Do you know D.C.?
Get our free newsletter to stay in the know about local D.C.
The fine work Joel E. Siegel has amassed as both a critic and (for want of a better word) compiler of American music is diminished when he resorts to shaming black writers who dare assert their claims to (in this case) Billie Holiday’s musical/ social legacy (“Lady Bountiful,” 11/9).
I don’t think the point of Farah Griffin’s essay in The Complete Billie Holiday on Columbia is to disenfranchise non-African-American writers. It does, however, accomplish something that still needs to be done (among other places) in print: indicate that the “all of us” Siegel tells the reader Holiday belongs to does include African-Americans. If “we” are truly considered part of Siegel’s “us,” then he should be neither angered nor threatened by this assertion.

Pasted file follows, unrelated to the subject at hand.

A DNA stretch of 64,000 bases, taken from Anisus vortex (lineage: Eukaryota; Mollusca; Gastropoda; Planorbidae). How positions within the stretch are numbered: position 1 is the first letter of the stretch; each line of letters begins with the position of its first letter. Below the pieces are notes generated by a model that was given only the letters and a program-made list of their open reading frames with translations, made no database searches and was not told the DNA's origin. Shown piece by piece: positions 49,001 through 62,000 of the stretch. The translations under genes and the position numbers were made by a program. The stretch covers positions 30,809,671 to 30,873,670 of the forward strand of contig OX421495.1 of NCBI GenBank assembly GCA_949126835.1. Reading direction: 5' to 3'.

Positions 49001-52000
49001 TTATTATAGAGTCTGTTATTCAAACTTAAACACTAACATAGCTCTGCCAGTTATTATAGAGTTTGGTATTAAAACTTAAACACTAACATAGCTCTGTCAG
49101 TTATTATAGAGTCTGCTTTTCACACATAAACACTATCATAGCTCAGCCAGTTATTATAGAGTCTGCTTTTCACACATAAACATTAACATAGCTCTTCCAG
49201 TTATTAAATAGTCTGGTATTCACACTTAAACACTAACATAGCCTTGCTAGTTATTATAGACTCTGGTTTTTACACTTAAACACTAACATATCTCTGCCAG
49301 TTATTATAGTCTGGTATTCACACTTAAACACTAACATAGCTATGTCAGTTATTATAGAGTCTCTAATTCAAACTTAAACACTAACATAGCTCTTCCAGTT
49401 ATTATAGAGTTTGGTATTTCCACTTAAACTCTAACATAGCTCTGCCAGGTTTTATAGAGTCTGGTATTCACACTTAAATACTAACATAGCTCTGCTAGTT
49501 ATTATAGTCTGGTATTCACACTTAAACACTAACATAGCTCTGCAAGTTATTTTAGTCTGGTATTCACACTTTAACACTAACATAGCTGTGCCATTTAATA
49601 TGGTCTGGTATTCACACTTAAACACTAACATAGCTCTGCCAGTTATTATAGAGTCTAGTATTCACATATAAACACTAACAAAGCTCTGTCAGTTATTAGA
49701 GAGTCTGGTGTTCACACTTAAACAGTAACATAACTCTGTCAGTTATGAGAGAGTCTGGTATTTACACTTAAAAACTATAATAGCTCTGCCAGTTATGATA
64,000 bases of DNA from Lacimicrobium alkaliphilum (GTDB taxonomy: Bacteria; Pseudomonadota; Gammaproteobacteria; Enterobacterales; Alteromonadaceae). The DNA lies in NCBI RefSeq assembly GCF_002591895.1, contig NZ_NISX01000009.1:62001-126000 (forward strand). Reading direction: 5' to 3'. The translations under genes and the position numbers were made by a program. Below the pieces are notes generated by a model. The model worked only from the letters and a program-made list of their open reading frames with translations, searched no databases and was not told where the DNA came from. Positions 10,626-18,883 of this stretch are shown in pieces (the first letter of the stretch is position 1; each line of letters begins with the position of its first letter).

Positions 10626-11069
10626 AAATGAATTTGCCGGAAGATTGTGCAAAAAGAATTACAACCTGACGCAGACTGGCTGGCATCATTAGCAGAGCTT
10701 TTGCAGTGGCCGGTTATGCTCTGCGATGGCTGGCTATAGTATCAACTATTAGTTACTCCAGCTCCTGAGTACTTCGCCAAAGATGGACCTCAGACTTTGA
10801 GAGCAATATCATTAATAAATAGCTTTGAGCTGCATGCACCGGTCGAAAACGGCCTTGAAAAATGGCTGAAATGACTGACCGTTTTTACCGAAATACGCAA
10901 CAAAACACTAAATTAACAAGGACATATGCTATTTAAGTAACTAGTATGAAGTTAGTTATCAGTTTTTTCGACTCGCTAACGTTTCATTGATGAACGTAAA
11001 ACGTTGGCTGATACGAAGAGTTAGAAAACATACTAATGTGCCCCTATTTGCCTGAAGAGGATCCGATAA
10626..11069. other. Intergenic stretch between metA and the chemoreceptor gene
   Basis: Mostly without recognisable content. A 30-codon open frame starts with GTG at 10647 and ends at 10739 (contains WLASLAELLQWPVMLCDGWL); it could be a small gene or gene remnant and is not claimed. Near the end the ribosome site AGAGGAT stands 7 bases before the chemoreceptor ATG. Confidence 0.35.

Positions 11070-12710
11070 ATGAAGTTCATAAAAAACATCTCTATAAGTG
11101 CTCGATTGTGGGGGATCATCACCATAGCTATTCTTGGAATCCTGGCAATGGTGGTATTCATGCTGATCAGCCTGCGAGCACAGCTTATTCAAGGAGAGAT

To quote and paraphrase one of the great European-American songwriters, Johnny Mercer: “My mama was right/ There’s [still, alas] blues in the night.”
And in the pages of the Washington City Paper.